Climate change has found its way into courtrooms around the world more and more often in recent years: Plaintiffs have brought more than 1,500 cases of climate litigation since 1986, and an increasing number of cases are filed each year.
“In the last few years we’ve seen lawsuits in the Netherlands, Germany, Ireland, Belgium, and elsewhere that have shown that successful climate litigation is possible,” said Rupert Stuart-Smith, who researches climate systems and policy at the University of Oxford’s Sustainable Law Program in the United Kingdom. In most of those cases, courts ruled that a country or a company’s climate targets or progress toward meeting those targets needed to be significantly improved. “The power of the courts as a force of climate action really should no longer be in dispute.”
However, climate litigation has failed more often than not to hold greenhouse gas emitters accountable for climate-related impacts like flooding and damage from drought or wildfires. For lawsuits that try to establish a causal link between a defendant’s emission and the impacts on plaintiffs, Stuart-Smith and his team sought to understand why those types of cases tend to fail.
“Why aren’t these cases winning?” he asked. “What is the evidence that is being used in these cases, how does that compare to the state of the art in climate science…and how have the courts interpreted it?”
A Failure to Make the Connection
The researchers examined 73 cases across 14 jurisdictions worldwide that made a claim that a defendant’s emissions negatively impacted the plaintiffs. In those cases, courts did not dispute the general idea that greenhouse gases cause climate change. “What was more of a challenge,” Stuart-Smith said, “was establishing a causal relationship between greenhouse gas emissions of an individual entity…and specific impacts on a specific location.” Making that causal connection is key for the success of climate litigation, he said, and is the goal of climate attribution science, or science that quantifies the extent to which climate change alters an event.
However, 73% of the cases the team examined did not bring forward peer-reviewed climate attribution science as evidence. Of the 54 cases that claimed that an extreme weather event caused the impacts suffered by plaintiffs, 26 claimed that climate change caused the extreme weather event but did not provide evidence of that claim. Six more did provide such evidence, but that evidence did not quantify how much more likely or how much worse climate change made the extreme weather event.
“We found that there is a clear role for attribution science evidence in these lawsuits,” Stuart-Smith said. In the few cases where climate science was submitted as evidence, “the evidence submitted and referenced in these cases does lag considerably behind the state of the art in climate science. And as a result…the evidence provided was not sufficient to overcome causation tests.”
Of the 73 cases they examined, only 8 have been successful so far. (Thirty-seven are pending, and 28 have been dismissed.) The researchers suggest that “growing use of attribution science evidence which is specific to the impacts experienced by plaintiffs…could overcome some of the key hurdles to the success of climate-related lawsuits.” These results were published in Nature Climate Change in June.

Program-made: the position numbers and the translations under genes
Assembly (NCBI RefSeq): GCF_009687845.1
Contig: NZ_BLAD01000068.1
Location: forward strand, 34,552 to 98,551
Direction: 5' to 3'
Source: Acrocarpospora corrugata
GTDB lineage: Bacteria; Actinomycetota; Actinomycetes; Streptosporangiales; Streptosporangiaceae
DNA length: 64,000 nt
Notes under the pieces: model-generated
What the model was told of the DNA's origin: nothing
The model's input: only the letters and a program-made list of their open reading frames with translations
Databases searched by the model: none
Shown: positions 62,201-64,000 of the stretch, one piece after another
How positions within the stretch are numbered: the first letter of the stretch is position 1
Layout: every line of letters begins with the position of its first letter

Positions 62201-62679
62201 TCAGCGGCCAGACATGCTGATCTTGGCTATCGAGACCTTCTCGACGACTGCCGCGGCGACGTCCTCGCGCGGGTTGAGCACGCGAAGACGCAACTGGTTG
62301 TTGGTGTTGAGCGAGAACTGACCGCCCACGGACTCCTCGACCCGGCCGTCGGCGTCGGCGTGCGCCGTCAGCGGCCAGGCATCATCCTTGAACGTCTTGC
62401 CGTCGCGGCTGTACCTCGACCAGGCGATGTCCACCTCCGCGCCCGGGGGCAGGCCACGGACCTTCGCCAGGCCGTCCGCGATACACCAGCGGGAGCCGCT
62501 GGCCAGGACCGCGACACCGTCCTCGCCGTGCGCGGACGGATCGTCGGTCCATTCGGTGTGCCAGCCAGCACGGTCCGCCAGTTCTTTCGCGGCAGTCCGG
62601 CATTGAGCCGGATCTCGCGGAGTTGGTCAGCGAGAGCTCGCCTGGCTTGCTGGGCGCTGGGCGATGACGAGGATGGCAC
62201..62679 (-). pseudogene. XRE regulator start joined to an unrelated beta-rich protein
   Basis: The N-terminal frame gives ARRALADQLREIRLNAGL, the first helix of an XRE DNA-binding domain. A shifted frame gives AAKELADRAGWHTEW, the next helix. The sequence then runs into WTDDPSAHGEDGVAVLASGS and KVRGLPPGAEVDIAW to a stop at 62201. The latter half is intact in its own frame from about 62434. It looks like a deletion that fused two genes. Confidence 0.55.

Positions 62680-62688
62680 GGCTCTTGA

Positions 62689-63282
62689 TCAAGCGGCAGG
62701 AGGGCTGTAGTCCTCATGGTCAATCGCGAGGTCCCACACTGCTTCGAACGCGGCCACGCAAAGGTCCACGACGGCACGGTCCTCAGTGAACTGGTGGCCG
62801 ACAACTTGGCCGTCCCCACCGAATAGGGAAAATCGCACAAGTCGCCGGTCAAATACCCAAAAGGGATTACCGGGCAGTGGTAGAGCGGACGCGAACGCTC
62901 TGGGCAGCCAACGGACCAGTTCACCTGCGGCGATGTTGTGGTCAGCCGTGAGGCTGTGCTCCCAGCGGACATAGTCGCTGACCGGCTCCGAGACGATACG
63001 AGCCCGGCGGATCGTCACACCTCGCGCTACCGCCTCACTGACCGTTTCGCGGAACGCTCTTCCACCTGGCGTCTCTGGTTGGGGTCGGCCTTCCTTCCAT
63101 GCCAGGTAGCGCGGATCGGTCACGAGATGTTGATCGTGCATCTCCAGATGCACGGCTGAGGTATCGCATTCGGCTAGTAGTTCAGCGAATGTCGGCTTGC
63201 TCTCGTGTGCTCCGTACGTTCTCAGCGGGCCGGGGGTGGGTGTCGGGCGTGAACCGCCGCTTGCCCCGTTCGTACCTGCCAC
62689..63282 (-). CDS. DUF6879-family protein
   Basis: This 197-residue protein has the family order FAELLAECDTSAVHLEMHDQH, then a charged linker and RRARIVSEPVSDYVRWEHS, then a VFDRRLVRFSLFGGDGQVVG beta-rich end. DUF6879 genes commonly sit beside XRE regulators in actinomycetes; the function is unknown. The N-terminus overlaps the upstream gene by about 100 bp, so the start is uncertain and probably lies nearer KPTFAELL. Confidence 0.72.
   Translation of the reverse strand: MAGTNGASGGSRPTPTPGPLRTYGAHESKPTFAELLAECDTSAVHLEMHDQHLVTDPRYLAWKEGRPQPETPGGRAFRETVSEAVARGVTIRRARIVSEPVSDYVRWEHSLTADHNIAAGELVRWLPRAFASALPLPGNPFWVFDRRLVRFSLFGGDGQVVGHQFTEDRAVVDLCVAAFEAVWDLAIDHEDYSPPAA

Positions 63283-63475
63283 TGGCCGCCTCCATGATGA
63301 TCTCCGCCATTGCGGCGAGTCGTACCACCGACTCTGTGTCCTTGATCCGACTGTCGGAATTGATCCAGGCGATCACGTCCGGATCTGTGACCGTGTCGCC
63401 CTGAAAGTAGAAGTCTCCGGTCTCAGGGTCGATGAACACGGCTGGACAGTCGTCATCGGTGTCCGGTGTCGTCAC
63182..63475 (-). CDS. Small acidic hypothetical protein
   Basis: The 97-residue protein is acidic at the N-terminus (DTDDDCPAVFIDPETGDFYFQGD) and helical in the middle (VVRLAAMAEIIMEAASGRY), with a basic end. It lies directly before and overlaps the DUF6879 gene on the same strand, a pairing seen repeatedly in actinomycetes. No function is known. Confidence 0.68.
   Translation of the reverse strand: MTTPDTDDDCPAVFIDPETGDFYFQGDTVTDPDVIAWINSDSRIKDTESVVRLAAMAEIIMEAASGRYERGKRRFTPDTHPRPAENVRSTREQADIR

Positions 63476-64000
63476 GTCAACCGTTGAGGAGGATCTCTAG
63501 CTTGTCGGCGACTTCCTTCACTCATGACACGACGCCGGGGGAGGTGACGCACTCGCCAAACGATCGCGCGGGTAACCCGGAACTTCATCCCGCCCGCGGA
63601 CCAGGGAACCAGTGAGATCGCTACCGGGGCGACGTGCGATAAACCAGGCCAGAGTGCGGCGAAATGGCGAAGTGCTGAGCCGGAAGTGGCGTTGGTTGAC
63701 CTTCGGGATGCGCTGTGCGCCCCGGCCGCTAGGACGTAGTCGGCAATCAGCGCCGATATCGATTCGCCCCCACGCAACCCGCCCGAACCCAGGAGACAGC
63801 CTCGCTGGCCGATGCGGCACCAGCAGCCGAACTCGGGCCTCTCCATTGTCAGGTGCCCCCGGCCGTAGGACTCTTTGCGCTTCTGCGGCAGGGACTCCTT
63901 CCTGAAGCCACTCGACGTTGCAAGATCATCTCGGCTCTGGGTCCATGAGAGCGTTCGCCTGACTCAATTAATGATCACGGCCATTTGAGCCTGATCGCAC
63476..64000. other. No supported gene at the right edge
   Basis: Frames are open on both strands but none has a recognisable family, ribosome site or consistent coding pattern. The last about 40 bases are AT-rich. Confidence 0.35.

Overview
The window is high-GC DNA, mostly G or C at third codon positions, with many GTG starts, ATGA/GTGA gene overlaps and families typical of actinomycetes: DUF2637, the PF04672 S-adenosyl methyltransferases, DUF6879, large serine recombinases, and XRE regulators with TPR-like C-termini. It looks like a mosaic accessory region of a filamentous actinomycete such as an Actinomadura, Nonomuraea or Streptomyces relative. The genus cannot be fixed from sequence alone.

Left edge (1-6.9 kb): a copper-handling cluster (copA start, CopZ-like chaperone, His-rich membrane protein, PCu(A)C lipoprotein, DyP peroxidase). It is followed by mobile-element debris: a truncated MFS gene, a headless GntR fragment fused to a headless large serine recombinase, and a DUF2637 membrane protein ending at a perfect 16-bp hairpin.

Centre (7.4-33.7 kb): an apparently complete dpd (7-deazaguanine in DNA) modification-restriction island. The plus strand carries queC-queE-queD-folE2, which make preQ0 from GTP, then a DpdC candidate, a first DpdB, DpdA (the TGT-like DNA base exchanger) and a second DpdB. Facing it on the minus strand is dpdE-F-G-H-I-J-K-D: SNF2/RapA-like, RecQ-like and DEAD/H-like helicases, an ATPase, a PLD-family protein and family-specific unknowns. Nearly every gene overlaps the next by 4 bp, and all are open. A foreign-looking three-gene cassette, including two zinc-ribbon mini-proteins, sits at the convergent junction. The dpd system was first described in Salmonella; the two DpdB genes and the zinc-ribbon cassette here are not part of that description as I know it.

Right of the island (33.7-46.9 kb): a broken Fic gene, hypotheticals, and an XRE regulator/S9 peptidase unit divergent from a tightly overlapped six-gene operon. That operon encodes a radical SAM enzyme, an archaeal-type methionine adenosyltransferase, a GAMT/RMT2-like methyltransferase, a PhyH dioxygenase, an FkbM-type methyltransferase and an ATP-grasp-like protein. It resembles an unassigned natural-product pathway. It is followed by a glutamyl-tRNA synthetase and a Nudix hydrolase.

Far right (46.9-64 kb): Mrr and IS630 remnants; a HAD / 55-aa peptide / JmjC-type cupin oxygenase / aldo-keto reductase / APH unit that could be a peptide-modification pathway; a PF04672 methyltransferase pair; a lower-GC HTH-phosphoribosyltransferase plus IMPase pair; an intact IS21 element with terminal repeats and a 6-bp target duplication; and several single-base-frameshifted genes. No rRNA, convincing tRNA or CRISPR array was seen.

Establishing a Dialogue
Not every extreme weather event is caused by or made worse by climate change, but an increasing number of them are: Anthropogenic climate change has been making hurricanes, drought, and wildfires stronger and more frequent; has been tied to worsening health conditions around the world; and has started a climate refugee crisis. As recently as a decade ago, Stuart-Smith pointed out, climate science wasn’t advanced enough to claim that climate change caused any single extreme weather event, but that is no longer the case. For example, the World Weather Attribution initiative, an international collaboration of climate scientists, has already established that the June 2021 extreme heat wave in the North American Pacific Northwest “was virtually impossible without human-caused climate change” and that “this heatwave was about 2°C hotter than it would have been if it had occurred at the beginning of the industrial revolution.”
This study highlights that “we need better paths of communication between the legal and scientific communities,” Stuart-Smith said. Lawyers need to be able to explain to climate scientists what type of evidence will be helpful and ensure that the claims they’re bringing forward are actually attributable to climate change. Climate scientists, too, need to consider providing evidence to litigators as “an opportunity to make one’s research relevant to important ongoing issues in the courts.…It’s got to come from both sides.”
Although climate attribution cases haven’t been very successful in the past, “it doesn’t seem farfetched anymore to suggest that future cases will force companies to pay compensation to communities impacted by climate change,” either after damage is already done or as communities try to mitigate or adapt to future impacts, Stuart-Smith said. “But that is only going to be the case if…the evidence submitted to courts clearly substantiates the alleged relationship between the defendants’ emissions and the impacts suffered by plaintiffs.”
—Kimberly M. S. Cartier (@AstroKimCartier), Staff Writer
Cartier, K. M. S. (2021), Climate litigation has a big evidence gap, Eos, 102, https://doi.org/10.1029/2021EO161031. Published on 23 July 2021.
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